Many women experience psychological and/or emotional trauma during and following a birth. A traumatic birth can impact on a mother’s post-natal mental health and family relationships. It is important to understand how several factors can influence a woman’s experience of trauma and their ability to access the right care to achieve the best outcome.
Post natal depression
Hospitals and clinicians are sometimes criticised for prioritising their own agendas over the needs of each individual. This can result in unnecessary birth interventions where clinicians attempt to alter the birth process to meet their own preferences, often due to the pressure on their resources.
Around a third of women experience trauma giving birth and this can affect postnatal mental health, sometimes resulting in depression or even post-traumatic stress disorder. This can alter a woman’s sense of self and disrupt family relationships and can cause difficulty with early mother and baby bonding. In addition, it can affect a woman’s future decisions regarding where and how she gives birth. For example, someone may choose to give birth at home in the future to avoid a repeat of a previous traumatic hospital experience.
It is estimated that one in eight women will suffer from post-natal depression. It is suspected that much more goes unreported, perhaps because of a perceived stigma, peer pressure and even cultural or religious influences.
Brain injuries at birth
Healthcare professionals have an ethical, legal and professional duty to provide safe and respectful care. Brain injuries at birth are a leading cause of disability and, in extreme instances, can result in death. Children who have acquired a brain injury as a result of their birth invariably experience a range of acute and often lifelong difficulties with impaired cognitive, academic, emotional and behavioural functioning which vary from mild to severe. Families will often experience a dramatic change in the family function and dynamic, each having to adapt to their new roles and responsibilities and to adjust to a different family environment.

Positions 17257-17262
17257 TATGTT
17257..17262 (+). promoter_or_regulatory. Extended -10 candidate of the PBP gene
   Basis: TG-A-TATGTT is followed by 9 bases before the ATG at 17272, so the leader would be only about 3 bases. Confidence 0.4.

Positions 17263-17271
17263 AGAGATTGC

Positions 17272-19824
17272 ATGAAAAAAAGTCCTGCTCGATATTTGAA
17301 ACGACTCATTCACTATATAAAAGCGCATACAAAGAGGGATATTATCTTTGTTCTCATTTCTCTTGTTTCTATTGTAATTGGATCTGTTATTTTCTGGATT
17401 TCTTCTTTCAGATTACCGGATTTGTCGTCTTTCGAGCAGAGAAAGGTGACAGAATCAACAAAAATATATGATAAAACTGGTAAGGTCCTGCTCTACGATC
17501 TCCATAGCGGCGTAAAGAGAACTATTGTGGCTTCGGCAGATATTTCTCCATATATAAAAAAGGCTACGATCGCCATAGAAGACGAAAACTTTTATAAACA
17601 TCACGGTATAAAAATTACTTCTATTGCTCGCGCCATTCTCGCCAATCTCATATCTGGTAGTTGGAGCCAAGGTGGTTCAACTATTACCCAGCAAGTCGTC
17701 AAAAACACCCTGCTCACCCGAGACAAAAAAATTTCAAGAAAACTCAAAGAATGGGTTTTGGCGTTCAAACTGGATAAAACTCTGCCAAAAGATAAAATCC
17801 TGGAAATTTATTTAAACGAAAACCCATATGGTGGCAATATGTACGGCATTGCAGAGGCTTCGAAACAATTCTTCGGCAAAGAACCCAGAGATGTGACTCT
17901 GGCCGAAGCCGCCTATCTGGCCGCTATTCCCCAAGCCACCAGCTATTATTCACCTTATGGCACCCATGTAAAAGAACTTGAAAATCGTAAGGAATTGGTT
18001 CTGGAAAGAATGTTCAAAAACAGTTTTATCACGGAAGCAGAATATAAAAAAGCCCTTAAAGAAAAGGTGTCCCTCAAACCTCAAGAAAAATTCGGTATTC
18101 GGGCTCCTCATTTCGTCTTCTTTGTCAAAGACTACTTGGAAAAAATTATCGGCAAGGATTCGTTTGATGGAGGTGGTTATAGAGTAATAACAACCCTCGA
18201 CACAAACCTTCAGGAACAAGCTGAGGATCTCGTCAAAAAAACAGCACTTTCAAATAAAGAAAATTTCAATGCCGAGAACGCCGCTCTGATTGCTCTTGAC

The hopes and expectations for a child’s future are often dramatically changed. Parents and care givers may grieve the loss of the hoped for future for their child and family following the sudden and unforeseen (often traumatic) onset of such an injury. Brain injuries require specialist care, resulting in the parent or caregiver having to be by their child’s side around the clock. This can leave the family in severe financial difficulty as the costs associated with maintaining and improving a child’s healthcare increase dramatically. The pressure and stress of providing this constant care can also have long term psychological consequences for parents or carers.
Getting the right advice early
Legal advice and support is invaluable when dealing with any type of birth injury. For example, clinicians may have failed to act quickly enough in a dangerous situation, or perhaps they failed to diagnose a baby’s condition. This may have resulted from a failure to monitor the baby, misuse of birthing tools such as forceps, or using unnecessary force during childbirth.
If you, or your child, has suffered an injury as discussed above, we can help assess if you are able to make a claim. We are also aware of an increasing number of instances where women have experienced physical and psychological injury as a result of perineal tears or spinal injuries when giving birth. It is often the case that such injuries were avoidable and in these situations, where appropriate, compensation might be able to be claimed on a no win, no fee basis.
Hart Brown Solicitors has been providing trusted legal advice to families across Surrey for more than 100 years. To speak to an expert in our Clinical Negligence department, please contact Gerard Sanders or Mark Wisby on 01483 887766, start a live chat or send us an email today.
*This is not legal advice; it is intended to provide information of general interest about current legal issues.